How to Feed “Hot” Horses
Hot horses come in all shapes and sizes and they express their energy in several different ways. Sometimes these expressions can be dangerous to themselves or others; so, handling the problem quickly and effectively is essential to a happy, healthy relationship with your hot horse. When attempting to understand what is causing the excess energy and tension in your horse’s life, make sure you don’t forget about their diet.
The “natural” diet for a horse is often far different than the “performance” diet for a horse. The “natural” diet for a horse is one in which the horse has free-access to pasture and will graze for up to 20 hours per day. This gives the horse a slow, continuous intake of fibrous feed into their digestive system and allows for the horse to roam freely, giving them ample daily exercise. If the horse is on a “performance” diet they will typically be fed twice a day and confined to a stall. When fed like this, horses often finish their meals in a short time and then just stand in their stall for long periods of time waiting for their next meal and usually do not have the opportunity for natural exercise.
What Effects Can the “Performance” Diet Have on Their Behavior?
“Performance” diets are typically low in fiber intake, high in grain intake and limit natural exercise. The combined result can be an increase in behaviors such as cribbing, wood chewing, weaving, stall walking, and overall excitable behavior. Scientists have tried to determine the exact cause or causes of these behavior problems. Possible explanations include: frustration due to confinement, lack of socialization with other horses, acid accumulation in the digestive system as a result of a low fiber, high grain intake leading to pain, or simply a lack of exercise leading to pent up energy. A lot of this can be alleviated with proper dietary management.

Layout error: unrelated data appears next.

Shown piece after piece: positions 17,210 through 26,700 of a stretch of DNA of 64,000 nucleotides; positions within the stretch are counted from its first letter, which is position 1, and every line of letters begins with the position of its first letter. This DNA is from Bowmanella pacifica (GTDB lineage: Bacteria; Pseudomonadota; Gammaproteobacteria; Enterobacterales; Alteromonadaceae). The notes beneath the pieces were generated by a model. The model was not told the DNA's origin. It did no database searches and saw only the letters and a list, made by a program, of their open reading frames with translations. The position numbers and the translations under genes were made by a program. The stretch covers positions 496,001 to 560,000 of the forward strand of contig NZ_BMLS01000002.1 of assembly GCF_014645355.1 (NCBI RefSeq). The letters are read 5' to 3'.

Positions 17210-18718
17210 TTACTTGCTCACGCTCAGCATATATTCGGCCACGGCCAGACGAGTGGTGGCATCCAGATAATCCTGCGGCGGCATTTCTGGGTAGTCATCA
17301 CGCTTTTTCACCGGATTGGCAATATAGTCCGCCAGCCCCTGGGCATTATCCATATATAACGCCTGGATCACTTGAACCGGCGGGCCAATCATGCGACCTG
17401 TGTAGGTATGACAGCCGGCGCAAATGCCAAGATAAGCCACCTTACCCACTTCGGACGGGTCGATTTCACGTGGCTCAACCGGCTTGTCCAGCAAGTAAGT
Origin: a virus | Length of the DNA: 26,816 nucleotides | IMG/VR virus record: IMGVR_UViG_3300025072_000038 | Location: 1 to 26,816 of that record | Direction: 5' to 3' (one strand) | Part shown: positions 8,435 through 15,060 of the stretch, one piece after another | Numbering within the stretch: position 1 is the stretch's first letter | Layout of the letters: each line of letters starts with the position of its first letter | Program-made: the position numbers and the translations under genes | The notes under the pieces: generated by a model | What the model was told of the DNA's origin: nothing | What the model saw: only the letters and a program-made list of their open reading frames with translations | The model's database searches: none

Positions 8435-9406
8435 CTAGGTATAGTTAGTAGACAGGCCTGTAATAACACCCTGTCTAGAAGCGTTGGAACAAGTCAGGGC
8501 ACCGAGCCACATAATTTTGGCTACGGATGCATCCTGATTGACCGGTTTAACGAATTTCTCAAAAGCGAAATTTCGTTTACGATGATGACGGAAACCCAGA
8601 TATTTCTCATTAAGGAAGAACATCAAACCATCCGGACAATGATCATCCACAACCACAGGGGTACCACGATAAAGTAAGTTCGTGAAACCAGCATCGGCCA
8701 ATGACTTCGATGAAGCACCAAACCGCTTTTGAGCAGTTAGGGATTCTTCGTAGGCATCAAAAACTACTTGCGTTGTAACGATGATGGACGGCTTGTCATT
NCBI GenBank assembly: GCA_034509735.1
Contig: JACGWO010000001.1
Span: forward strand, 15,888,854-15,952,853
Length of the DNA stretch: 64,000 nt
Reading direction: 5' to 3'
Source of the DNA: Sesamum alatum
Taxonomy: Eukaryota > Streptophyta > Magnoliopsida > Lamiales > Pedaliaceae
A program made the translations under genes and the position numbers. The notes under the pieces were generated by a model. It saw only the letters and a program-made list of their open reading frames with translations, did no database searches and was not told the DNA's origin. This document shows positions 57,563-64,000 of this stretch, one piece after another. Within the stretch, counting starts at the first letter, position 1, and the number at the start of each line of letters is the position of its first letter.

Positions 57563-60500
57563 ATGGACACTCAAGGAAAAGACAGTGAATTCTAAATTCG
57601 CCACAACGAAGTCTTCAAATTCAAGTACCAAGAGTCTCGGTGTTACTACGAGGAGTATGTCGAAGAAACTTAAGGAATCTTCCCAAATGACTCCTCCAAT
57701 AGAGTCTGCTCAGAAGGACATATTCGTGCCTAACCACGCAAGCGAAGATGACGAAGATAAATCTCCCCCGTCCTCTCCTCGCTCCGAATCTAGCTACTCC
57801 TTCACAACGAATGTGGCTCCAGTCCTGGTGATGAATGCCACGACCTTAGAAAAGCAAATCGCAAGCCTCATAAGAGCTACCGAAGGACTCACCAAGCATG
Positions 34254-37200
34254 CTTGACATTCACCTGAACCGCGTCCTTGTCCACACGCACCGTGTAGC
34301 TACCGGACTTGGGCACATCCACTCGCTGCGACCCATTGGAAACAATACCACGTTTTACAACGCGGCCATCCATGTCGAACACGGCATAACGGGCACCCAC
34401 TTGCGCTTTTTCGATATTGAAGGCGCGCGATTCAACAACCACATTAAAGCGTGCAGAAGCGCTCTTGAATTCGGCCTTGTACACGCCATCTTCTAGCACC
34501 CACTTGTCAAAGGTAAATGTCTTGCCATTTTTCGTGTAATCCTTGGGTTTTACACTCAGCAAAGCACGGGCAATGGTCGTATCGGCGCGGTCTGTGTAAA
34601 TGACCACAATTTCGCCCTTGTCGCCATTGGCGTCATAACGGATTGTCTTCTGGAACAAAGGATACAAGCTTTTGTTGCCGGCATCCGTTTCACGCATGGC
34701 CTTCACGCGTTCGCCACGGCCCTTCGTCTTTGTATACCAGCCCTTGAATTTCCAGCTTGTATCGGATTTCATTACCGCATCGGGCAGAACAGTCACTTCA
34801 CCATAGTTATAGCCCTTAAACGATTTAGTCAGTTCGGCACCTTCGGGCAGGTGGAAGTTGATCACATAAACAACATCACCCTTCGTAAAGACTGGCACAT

Calming Through Diet
There are several horse feeds and supplements on the market that claim to be “calming” or “non-heating”. Most horse feeds that claim to be “calming” or “non-heating” include low sugar ingredients such as beet pulp. They are also typically supplemented with fat to provide non-sugar calories for the horse. Overall, these feeds generally contain lower sugar content, thus potentially resulting in less negative behavior if fed correctly.
Triple Crown Can Help
Triple Crown has several feed options that can help calm “hot” horses. Which one is right for your horse depends on what type of horse you have. For a harder keeping horse who needs more feed and calories, we would recommend our Low Starch or Senior feeds. For an easy keeper who is prone to getting heavy easily, we would recommend our Lite or 30% Ration Balancer feeds, along with plenty of high-quality hay.
If you’d like to learn more about “hot” horses, calming them, or how changes in diet can help alleviate this issue, please contact us today.